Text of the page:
If you don’t already know it, different geographical regions, even within the same country, have different traditions, rituals, customs, etc. that are important to them. This is something I discuss in the culture chapter in every Introduction to Sociology class. In fact, culture is defined as “the totality of learned, socially transmitted customs, knowledge, material objects, and behavior” (Schaefer, 2013, p. 55). Thus, I will share a little about my southern culture through a discussion of New Year’s Day food rituals before I share a healthy honey sweet potatoes recipe.
I was born and raised in a southern state in the United States. One thing we deem extremely important is to eat the proper foods on New Year’s Day. The proper foods, in my household at least, were black-eyed peas and “greens.” In fact, if you go to any grocery store in my hometown right now, you will see tables and special sections dedicated to the lucky food, black-eyed peas. After all, the grocery store managers want to ensure each southerner picks up these good luck charms. I was told black-eyed peas were not only necessary for good luck in the new year, but were also representative of pennies. (I know each family may have a slightly different story.) So, eating black-eyed peas actually helps add money to your wallet later in the year.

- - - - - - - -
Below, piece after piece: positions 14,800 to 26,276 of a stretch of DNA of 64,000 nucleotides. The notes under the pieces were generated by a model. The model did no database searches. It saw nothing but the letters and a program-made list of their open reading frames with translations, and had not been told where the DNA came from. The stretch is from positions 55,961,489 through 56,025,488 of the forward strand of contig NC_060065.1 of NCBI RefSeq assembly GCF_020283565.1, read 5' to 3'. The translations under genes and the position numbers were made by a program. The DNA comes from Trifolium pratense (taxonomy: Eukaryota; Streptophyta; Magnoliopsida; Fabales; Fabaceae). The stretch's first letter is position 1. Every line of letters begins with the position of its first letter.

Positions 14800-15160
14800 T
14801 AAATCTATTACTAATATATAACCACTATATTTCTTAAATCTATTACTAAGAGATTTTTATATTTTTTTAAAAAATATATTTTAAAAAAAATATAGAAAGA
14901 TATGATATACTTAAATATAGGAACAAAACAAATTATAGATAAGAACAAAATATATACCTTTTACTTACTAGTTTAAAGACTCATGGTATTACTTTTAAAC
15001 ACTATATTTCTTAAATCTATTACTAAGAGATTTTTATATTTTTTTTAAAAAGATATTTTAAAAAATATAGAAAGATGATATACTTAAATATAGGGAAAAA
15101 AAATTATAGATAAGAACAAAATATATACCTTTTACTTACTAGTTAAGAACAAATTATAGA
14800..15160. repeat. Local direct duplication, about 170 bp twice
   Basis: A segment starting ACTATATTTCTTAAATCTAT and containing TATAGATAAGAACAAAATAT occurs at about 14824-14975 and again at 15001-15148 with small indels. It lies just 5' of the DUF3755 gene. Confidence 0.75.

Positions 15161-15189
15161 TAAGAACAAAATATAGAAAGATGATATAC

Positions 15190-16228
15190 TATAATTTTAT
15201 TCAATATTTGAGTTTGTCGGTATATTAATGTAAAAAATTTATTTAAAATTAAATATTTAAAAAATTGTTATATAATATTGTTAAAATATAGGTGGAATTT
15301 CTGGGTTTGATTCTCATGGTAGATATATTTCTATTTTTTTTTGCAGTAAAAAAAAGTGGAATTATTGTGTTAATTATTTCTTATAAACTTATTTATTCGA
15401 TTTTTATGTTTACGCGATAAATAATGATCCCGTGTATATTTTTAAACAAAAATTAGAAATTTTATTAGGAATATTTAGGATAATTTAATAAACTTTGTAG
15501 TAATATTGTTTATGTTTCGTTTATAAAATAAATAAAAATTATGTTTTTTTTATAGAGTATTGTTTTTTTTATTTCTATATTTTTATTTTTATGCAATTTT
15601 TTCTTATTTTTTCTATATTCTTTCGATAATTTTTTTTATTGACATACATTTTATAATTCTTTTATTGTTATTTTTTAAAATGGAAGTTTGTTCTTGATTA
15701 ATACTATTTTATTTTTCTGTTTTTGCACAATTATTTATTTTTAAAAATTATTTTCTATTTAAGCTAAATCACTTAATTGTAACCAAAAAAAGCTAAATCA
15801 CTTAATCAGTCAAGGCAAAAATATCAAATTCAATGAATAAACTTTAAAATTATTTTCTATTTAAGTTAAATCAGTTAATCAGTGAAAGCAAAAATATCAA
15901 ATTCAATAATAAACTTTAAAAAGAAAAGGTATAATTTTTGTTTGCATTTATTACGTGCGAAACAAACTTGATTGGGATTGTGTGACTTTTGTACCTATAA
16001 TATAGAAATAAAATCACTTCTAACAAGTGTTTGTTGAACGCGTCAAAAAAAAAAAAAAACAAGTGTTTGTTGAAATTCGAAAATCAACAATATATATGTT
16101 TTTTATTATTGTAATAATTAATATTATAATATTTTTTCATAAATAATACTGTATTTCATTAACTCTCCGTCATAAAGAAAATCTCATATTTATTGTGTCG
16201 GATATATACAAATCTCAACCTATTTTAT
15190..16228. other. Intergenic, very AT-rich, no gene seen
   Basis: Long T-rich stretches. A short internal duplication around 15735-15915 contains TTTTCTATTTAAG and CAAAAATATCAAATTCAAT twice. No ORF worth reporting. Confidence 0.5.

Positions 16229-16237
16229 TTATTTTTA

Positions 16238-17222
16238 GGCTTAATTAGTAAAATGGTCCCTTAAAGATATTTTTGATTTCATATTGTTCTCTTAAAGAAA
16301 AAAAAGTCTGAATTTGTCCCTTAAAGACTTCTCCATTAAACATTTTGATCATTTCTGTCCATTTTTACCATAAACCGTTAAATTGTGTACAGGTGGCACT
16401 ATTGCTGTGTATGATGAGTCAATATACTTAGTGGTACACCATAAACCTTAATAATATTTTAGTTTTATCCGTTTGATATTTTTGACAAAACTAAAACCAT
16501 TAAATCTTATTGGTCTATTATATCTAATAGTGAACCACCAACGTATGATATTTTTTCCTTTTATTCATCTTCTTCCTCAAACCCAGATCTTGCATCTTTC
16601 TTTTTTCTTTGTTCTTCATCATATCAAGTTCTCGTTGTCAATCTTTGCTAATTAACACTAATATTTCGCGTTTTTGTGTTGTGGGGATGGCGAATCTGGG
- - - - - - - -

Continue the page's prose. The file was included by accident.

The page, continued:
Another tradition is to have “greens” to ensure you will have lots of wealth in the new year. “Greens” can be collard greens, turnip greens, or mustard greens, it really doesn’t matter the type as long as you have some. In fact, those green leaves represent dollars. So, in my household, mama made sure we all had plenty of these tasty green leaves on January 1. (I guess a good tip is to avoid spending too much time with a southerner on the night of January 1 and morning of January 2 or you may be a victim of a well-known side effect of this combination of foods. Gasp!)
Lastly, my wish for you today is to have a wonderful and healthy 2017! Also, I want to share a healthy mashed honey sweet potatoes recipe with you that won’t break your budget or your waistline.
Mashed Honey Sweet Potatoes
4 jumbo sweet potatoes
1/2 tsp cinnamon
1 Tbsp. honey or agave nectar
1/2 cup evaporated milk (or 2% organic milk)
salt and pepper to taste
Peel, cut, and boil the sweet potatoes until tender. Mash and add honey (or agave nectar), milk, cinnamon, salt, and pepper, mix well. (You can add more milk based on your preferred sweet potatoes texture preference.) Enjoy!
Schaefer, R. T. (2013). Sociology: A brief introduction. New York: NY: McGraw-Hill.